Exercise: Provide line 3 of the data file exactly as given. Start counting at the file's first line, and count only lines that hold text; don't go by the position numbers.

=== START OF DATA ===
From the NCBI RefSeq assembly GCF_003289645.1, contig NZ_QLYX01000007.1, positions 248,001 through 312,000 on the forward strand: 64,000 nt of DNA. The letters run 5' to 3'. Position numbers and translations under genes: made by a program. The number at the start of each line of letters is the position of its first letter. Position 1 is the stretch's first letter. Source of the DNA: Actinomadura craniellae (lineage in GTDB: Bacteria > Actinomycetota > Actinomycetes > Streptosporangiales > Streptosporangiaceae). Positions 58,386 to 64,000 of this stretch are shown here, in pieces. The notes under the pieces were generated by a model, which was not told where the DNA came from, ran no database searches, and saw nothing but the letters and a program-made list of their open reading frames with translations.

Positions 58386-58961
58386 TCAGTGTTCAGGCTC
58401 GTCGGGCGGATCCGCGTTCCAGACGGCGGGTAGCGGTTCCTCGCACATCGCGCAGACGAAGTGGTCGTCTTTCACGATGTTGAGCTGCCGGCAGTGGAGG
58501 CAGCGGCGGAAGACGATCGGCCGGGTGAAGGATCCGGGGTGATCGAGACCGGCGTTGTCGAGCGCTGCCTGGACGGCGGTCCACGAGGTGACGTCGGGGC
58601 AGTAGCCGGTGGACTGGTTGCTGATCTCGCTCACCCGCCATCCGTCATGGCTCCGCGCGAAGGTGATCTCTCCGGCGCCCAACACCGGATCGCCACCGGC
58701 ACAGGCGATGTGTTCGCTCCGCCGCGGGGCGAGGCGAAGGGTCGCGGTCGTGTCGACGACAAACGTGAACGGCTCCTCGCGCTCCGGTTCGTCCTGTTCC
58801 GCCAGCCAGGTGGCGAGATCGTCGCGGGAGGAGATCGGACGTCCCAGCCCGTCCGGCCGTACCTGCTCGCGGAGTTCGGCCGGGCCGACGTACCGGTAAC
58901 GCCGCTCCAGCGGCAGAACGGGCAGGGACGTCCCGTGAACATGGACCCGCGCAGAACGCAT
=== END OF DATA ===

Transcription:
58386 TCAGTGTTCAGGCTC